Wars and civil conflicts are twice as likely to occur during years affected by the El Niño climate-warming phenomenon, a study suggests. The naturally recurring weather system, which boosts temperatures and cuts rainfall over a broad swath of the globe every three to seven years, doubles the risk of civil wars across many countries in the tropics, shows a remarkable statistical analysis by American scientists.
In fact, the researchers suggest, El Niño may help account for a fifth of worldwide conflicts during the past half-century, although the exact mechanism remains unclear. The study, in the journal Nature, claims to be the first demonstration that the stability of modern societies relates strongly to the global climate. Its disquieting implication, in the context of continuing man-made climate change, is that the world may be facing more turbulent times still.
At its heart is El Niño, the periodic warming of the waters of the eastern tropical Pacific, given its name – "the Christ child" in Spanish – because its onset is often observed just before Christmas. El Niño leads to warmer conditions and droughts across many parts of the tropics including Africa, the Middle East, India, Southeast Asia, Australia and the Americas.
It is one half of the Southern Oscillation, the other half being La Niña, which conversely is a cooling phenomenon marked by more plentiful rainfall over the areas affected; the two together are known as Enso (El Niño-Southern Oscillation).
The researchers, from Columbia University in New York, compared more than half a century of Enso data with the history of conflicts in the tropics from 1950 to 2004 which killed more than 25 people in a given year. The data included 175 countries and 234 conflicts, over half of which each caused more than 1,000 battle-related deaths.
For nations whose weather is controlled by Enso, they found that during La Niña, the chance of civil war breaking out was about 3 per cent, whereas during El Niño, the chance doubled, to 6 per cent. (Countries not affected by the cycle remained at 2 per cent no matter what.)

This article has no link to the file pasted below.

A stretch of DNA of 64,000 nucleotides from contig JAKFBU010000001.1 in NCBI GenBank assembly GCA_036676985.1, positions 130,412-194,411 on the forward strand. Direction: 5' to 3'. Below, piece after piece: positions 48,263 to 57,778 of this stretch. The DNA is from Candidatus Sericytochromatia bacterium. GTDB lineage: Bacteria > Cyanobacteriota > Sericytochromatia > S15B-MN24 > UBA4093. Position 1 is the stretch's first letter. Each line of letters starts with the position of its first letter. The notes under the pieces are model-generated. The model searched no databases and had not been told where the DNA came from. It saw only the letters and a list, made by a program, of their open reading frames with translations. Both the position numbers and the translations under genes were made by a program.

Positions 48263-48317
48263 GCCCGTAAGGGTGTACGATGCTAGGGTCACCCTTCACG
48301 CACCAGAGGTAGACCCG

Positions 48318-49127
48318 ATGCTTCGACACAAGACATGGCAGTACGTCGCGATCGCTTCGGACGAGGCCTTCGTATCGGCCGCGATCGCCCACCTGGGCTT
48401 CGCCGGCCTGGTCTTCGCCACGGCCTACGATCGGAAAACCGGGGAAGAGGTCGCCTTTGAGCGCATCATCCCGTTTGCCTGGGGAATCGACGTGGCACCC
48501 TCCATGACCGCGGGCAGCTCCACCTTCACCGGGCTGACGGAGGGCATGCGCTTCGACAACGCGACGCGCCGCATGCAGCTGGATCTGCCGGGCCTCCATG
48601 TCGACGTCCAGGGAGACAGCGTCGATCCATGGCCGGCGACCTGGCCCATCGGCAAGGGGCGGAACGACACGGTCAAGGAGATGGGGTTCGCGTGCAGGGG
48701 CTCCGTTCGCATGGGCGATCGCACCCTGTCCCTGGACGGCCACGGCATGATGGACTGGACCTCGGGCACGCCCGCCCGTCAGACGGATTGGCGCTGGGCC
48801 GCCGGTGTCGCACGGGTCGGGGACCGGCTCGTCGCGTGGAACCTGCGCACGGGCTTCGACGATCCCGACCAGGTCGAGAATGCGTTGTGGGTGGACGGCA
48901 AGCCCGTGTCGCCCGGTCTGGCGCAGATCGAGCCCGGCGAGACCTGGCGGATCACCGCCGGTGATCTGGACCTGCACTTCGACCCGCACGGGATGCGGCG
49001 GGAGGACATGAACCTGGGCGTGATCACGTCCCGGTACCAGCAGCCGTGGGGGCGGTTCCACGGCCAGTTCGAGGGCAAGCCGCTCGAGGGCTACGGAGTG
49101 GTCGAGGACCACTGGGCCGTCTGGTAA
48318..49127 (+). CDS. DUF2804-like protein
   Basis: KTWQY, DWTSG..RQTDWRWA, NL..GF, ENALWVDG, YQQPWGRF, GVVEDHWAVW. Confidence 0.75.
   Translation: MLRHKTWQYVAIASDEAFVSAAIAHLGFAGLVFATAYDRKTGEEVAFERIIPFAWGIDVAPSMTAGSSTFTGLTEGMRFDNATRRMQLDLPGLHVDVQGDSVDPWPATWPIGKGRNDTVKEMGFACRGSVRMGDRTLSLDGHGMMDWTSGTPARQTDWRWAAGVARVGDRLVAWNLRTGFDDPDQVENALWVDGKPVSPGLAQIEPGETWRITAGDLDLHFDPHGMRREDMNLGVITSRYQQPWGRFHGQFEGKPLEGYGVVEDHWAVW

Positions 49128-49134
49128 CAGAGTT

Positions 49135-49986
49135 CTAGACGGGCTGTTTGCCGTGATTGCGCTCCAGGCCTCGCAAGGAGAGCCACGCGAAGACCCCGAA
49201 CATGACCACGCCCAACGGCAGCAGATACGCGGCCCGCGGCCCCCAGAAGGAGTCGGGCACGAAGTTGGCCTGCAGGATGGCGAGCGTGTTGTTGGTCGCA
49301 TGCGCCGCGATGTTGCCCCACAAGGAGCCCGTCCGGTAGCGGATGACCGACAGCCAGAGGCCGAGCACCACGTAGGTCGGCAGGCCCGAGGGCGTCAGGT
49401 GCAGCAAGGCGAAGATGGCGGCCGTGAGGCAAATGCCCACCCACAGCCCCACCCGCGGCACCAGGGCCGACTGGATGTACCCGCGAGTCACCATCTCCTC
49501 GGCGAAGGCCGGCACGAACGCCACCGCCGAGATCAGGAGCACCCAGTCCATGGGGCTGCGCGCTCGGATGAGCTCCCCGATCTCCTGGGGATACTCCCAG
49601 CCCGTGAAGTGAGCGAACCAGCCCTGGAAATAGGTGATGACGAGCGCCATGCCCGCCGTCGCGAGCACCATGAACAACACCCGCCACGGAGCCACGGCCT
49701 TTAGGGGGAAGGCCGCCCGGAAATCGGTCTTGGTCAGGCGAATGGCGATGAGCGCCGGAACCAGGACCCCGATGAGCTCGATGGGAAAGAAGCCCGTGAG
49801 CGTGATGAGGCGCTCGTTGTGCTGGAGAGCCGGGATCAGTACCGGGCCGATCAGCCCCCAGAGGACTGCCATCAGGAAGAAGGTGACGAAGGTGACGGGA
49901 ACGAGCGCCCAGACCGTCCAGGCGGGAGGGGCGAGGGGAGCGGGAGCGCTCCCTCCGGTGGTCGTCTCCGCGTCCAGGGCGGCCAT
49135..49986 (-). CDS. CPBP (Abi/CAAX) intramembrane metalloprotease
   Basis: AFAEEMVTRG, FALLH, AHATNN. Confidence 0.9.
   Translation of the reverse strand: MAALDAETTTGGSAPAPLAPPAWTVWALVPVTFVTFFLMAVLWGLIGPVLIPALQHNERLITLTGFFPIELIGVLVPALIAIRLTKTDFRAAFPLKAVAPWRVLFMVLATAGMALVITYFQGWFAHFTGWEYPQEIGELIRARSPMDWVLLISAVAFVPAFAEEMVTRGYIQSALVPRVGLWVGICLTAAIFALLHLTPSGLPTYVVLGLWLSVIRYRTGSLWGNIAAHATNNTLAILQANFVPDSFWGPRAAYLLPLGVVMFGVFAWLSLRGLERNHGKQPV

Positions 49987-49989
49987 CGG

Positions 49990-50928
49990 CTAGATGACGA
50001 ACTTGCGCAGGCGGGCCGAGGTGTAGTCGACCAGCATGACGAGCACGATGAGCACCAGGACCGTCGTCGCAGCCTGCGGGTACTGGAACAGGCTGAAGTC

Overall, the team calculated that El Niño may have played a role in 21 percent of civil wars worldwide over the past 50 years, although they stressed that the study does not show that wars are started by weather alone.
"But if you have social inequality, people are poor, and there are underlying tensions, it seems possible that climate can deliver the knockout punch," said Solomon Hsiang, the study's lead author. "When crops fail, people may take up a gun simply to make a living."
It is poorer countries which appear to be tipped into chaos more easily by bad weather; that of rich Australia, for instance, is controlled by Enso, but the country has never seen a civil war. But on the other side, at least two countries, said Dr Hsiang "jump out of the data".
In 1982, a powerful El Niño struck impoverished highlands Peru, destroying crops; that year, simmering guerrilla attacks by the revolutionary Shining Path movement turned into a full-scale 20-year civil war that still sputters today.
Similarly, forces in southern Sudan were already facing off with the domineering north, when intense warfare broke out in the El Niño year of 1963. The insurrection flared again in 1976, another El Niño year. Then, 1983 came a major El Niño and the cataclysmic outbreak of more than 20 years of fighting which killed two million.
Dr Hsiang said other countries where festering conflicts have tended to blow up during El Niños include El Salvador, the Philippines and Uganda (1972); Angola, Haiti and Myanmar (1991); and Congo, Eritrea, Indonesia and Rwanda (1997).